The meeting in Rio de Janeiro did not restrict itself to sprites . Some 200 physicists and engineers also discussed another phenomenon for which there are no clear answers: the incidence of lightning ten times more over the continents than over the oceans, in accordance with surveys carried out in the last few years with the assistance of the Tropical Rainfall Measuring Mission (TRMM) satellite, belonging to NASA, the American space agency. There is something else that intrigues: twice as many flashes of lightning are formed over cities than over uninhabited areas, according to recent surveys carried out by separate centers, such as the Inpe and the University of Texas. Two hypotheses are trying to explain these differences: pollution, or the temperature and humidity profile of the atmosphere.
Although there is no consensus, there are indications that the greater humidity of the oceans is responsible for less lightning, while the greater capacity of the ground for retaining heat – particularly in the urban centers with more than 100,000 inhabitants, where there is a concentration of asphalt and concrete – favors the formation of rising currents of warm air, or thermals, responsible for taking water vapor to the mesosphere, where it condenses into electrically charged clouds over the continents, where lightning originates.
The Inpe team, after crossing over the information from the satellites with the data from lightning sensors installed on the ground, produced the first painstaking map of electrical discharges that hit the ground in Brazil. This new map, according to Pinto Júnior, will be able to replace the one currently adopted by the Brazilian standards for protection against electrical discharges (NBR 5419), drawn up with far less precision: an observer would write down only the thunderbolts he heard in the course of a storm, which does not correspond to the number of flashes of lightning that actually fall in the region.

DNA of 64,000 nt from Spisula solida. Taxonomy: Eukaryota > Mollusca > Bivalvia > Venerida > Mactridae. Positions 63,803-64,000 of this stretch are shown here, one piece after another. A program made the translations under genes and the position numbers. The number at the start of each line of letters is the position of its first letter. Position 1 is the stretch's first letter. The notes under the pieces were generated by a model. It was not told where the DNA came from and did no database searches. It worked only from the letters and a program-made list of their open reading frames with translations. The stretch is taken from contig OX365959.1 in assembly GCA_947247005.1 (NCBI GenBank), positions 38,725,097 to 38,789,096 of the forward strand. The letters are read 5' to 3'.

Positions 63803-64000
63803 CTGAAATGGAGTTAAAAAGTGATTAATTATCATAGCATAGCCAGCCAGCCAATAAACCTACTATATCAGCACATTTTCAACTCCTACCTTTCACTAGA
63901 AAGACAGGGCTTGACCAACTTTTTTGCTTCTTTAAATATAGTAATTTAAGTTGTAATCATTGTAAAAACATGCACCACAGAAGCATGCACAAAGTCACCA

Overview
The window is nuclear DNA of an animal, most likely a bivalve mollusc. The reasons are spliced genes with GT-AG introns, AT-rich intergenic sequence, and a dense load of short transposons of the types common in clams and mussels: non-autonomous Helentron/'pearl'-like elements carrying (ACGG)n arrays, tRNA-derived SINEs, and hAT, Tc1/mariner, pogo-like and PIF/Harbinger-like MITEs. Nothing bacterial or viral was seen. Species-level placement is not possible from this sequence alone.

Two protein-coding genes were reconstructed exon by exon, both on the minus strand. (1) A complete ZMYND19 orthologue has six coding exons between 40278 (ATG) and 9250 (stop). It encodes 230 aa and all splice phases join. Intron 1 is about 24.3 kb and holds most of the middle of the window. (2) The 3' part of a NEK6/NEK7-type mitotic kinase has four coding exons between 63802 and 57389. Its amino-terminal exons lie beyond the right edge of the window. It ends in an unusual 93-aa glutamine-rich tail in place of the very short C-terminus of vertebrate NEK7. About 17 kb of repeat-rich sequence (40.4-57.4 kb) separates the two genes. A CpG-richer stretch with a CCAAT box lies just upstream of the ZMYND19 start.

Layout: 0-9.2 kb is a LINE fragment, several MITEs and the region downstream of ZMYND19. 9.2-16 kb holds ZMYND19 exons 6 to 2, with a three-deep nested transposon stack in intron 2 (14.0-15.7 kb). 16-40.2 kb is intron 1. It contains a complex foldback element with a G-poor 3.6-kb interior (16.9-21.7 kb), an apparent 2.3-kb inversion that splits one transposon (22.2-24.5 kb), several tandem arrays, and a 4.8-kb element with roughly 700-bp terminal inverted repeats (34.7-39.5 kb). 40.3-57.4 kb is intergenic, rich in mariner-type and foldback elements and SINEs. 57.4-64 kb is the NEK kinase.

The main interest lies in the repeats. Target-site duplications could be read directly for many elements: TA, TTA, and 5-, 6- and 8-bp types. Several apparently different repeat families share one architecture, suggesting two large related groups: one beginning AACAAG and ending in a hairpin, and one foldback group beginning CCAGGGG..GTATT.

Presented for the first time at the event in Rio, the new map ranks Brazil as one of the world champions in the total occurrence of lightning in a year. It is calculated that between 50 million and 70 million electrical discharges hit the country every year – double the total detected in the United States, a country with similar dimensions. Even in the calculation for the relative figure for electrical discharges per square kilometer per year (flashes of lightning/km2/year), Brazil is not far behind the champions, the central African nations, far smaller, where the rate of flashes of lightning that strike the ground exceeds 20 flashes/km2/year. Over here, this figure goes to up to 16 flashes of lightning/km2/year, which is not a good thing, as it causes annual losses of up to US$200 billion, besides from 150 to 200 deaths.
The work has brought another novelty. The previous maps indicated the Amazon basin as the region of the country where the greatest incidence of electrical discharges by area during the year takes place. But not any longer. According to the new map, the areas most affected are the south of Mato Grosso do Sul and the western portion of Rio Grande do Sul – with rates of 16 flashes of lightning/km2/year. Precisely for preventing the damage caused by electrical discharges, the Inpe team over the last three years has developed a lightning detector.
The size of a 40 centimeter box, the equipment, produced and patented by a company called Indeleth, which fundspart of the research, sets off an audible and visible signal when it detects storms as far as 60 km away. Presented at the Rio meeting, it starts to be sold this month for R$1,500, half the price of the imported ones. Installed in parks and factories, it may help to save lives and prevent accidents.Republish